Dorothy Wordsworth started to keep her journal in the late 1790s, recording walks, visits, conversations, and above all the world of nature. The journals were not intended for publication. Suppressing her ambitions of becoming a writer, and devoting herself to domestic duty, she told her friend Catherine Clarkson: "I should detest the idea of setting myself up as an Author." (Romanticism & Gender by Anne Kostelanetz Mellor, 1993, p. 162) Instead, she hoped to "give Wm Pleasure by it". Her brother's poems, such as 'Beggars' and 'Daffodils', use her precise descriptions of the countryside and life in Dove Cottage. Dorothy's Alfoxden Journal 1798 and Grasmere Journals (1800-03) were published posthumously. The first notebook of the Grasmere Journal was not empty – it also contained lists and accounts of her stay in Goslar. Among her other works are Journal of the visit to Hamburg and journey to Goslar (1798), the memoir Recollections of a Tour Made in Scotland, A. D. 1803  (1804),  An Excursion on the Banks of Ullswater (1805), Journal of a Tour on the Continent (1820), which included her irritated views of William on their journey in Switzerland, Excursion up Scafell Pike  (1818), and  Journal of a Tour in the Isle of Man (1828).

For further reading: Dorothy Wordsworth; the story of a sister's love by Edmund Lee (1887); Reminiscenes of the English Lake Poets by Thomas De Quincey (1907); Dorothy Wordsworth, the Early Years by Catherine MacDonald Maclean (1932); Journals of Dorothy Wordsworth, ed. by E. de Sélincourt (1933); Dorothy Wordsworth by Ernest De Selincourt (1933); Wordsworth: A Re-interpretion by F.W. Bateson (1954); Three Women Diarists by M. Willy (1963); Rebels and Conservatives by A.M. Ellis (1968); Dorothy Wordsworth by Robert Gittings (1985); Women Writers and Poetic Identity: Dorothy Wordsworth, Emily Bronte and Emily Dickinson by Margaret Homans (1987); Dorothy Wordsworth & Romanticism by Susan M. Levin (1987); Prominent Sisters: Mary Lamb, Dorothy Wordsworth, and Sarah Disraeli by Michael Polowetzky (1996) ; The Poetry of Relationship by Richard E. Matlak (1997); A Passionate Sisterhood by Kathleen Jones (2000); The Ballad of Dorothy Wordsworth by Frances Wilson (2008); Dorothy Wordsworth and Romanticism by Susan M. Levin (2009); Dorothy Wordsworth and the Profession of Authorship: a Critical Commentary on Her Letters, Journals, Life Writing, and Poetry by K.E. Smith; with a foreword by Stewart Crehan (2011); Dorothy Wordsworth and Hartley Coleridge: the Poetics of Relationship by Nicola Healey (2012); William and Dorothy Wordsworth: 'All in Each Other' by Lucy Newlyn (2013); Dorothy Wordsworth: Wonders of the Everyday by Pamela Woof (2013); Jane and Dorothy: a True Tale of Sense and Sensibility: the Lives of Jane Austen and Dorothy Wordsworth by Marian Veevers (2018); The Making of Poetry: Coleridge, the Wordsworths, and Their Year of Marvels by Adam Nicolson; with Woodcuts and Paintings by Tom Hammick (2019)

Selected works:

  • An Excursion on the Banks of Ullswater, 1805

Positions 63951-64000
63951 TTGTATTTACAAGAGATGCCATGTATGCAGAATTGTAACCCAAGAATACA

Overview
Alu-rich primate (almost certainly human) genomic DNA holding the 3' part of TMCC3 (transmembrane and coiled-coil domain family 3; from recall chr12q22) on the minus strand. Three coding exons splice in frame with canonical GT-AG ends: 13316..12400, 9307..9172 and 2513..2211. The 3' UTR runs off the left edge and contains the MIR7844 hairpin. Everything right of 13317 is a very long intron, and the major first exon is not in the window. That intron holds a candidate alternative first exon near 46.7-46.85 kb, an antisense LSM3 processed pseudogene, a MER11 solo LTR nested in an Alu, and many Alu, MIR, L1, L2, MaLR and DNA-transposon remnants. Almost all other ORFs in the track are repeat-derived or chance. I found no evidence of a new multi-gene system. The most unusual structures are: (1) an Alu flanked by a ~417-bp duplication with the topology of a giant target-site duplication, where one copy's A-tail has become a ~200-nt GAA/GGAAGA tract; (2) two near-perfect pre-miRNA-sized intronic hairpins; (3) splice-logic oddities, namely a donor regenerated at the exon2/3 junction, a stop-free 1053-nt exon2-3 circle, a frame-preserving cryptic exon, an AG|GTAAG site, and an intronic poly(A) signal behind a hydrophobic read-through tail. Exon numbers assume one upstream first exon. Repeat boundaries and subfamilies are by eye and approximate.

• Excursion up Scafell Pike, 1818
  • The Journal of a Tour on the Continent, 1820
  • Journal of My Second Tour in Scotland, 1822
  • Journal of a Tour in the Isle of Man, 1828
  • Recollections of a Tour Made in Scotland, A. D. 1803, 1874
  • Journals of Dorothy Wordsworth, 1897 (ed. by W. Knight)
  • Letters of the Wordsworth Family from 1787 to 1855, 1907 (3 vols., collected and ed. by William Knight)
  • The Early Letters of William and Dorothy Wordsworth (1787-1805), 1935 (arranged and edited by Ernest De Selincourt)
  • The Letters of William and Dorothy Wordsworth: The Middle Years, 1937 (2 vols., arranged and edited by Ernest De Selincourt)
  • The Letters of William and Dorothy Wordsworth: The Later Years, 1937 (3 vols., edited by Ernest De Selincourt)
  • The Poetry of Dorothy Wordsworth, 1940 (ed. by Hyman Eigerman)
  • Journals of Dorothy Wordsworth, 1941 (2 vols., ed. by Sélincourt)
  • Home at Grasmere; Extracts from the Journal of Dorothy Wordsworth, 1960 (ed. by C. Clark)
  • The Letters of William and Dorothy Wordsworth I. The Early Years, 1787-1805, 1967 (second edition, revised by Chester L. Shaver)
  • The Letters of William and Dorothy Wordsworth III. The Later Years: Part I, 1821-1828, 1967 (second edition, revised, arranged and edited by Alan G. Hill)
  • Letters of the Wordsworth Family, from 1787 to 1855, 1969 (ed.  William Angus Knight)
  • Journals of Dorothy Wordsworth: The Alfoxden Journal, 1798; the Grasmere Journals, 1800-1803, 1971 (ed. by Mary Moorman)
  • Letters of Dorothy Wordsworth: A Selection , 1985 (ed. by Alan G. Hill)
  • Selections from the Journals, 1992 (edited by Paul Hamilton)
  • The Letters of William and Dorothy Wordsworth: Volume VIII: A Supplement of New Letters, 1993  (ed. by Alan G. Hill)
  • The Letters of William and Dorothy Wordsworth II: The Middle Years: Part 1, 1806-1811, 2000 (second edition, revised by Mary Moorman)
  • The Letters of William and Dorothy Wordsworth III. The Middle Years: Part 2, 1812-1820, 2000 (second edition, revised by Mary Moorman and Alan G. Hill)
  • The Letters of Willian and Dorothy V. The Later Years: Part 2, 1829-1834, 2000 (second edition, revised, arranged and edited by Alan G. Hill)
  • The Letters of William and Dorothy Wordsworth VI. The Later Years: Part 3, 1835-1839, 2000 (second edition, revised, arranged and edited by Alan G. Hill)
  • The Letters of William and Dorothy Wordsworth VII. The Later Years: Part 4, 1840-1853, 2000 (second edition, revised, arranged and edited by Alan G. Hill)
  • The Letters of William and Dorothy Wordsworth VIII: A Supplement of New Letters, 1993  (2nd edition, edited by Alan G. Hill)
  • The Grasmere and Alfoxden Journals, 2002 (ed. by Pamela Woof)
  • Dorothy Wordsworth, A Longman Cultural Edition, 2009 (ed. Susan Levin)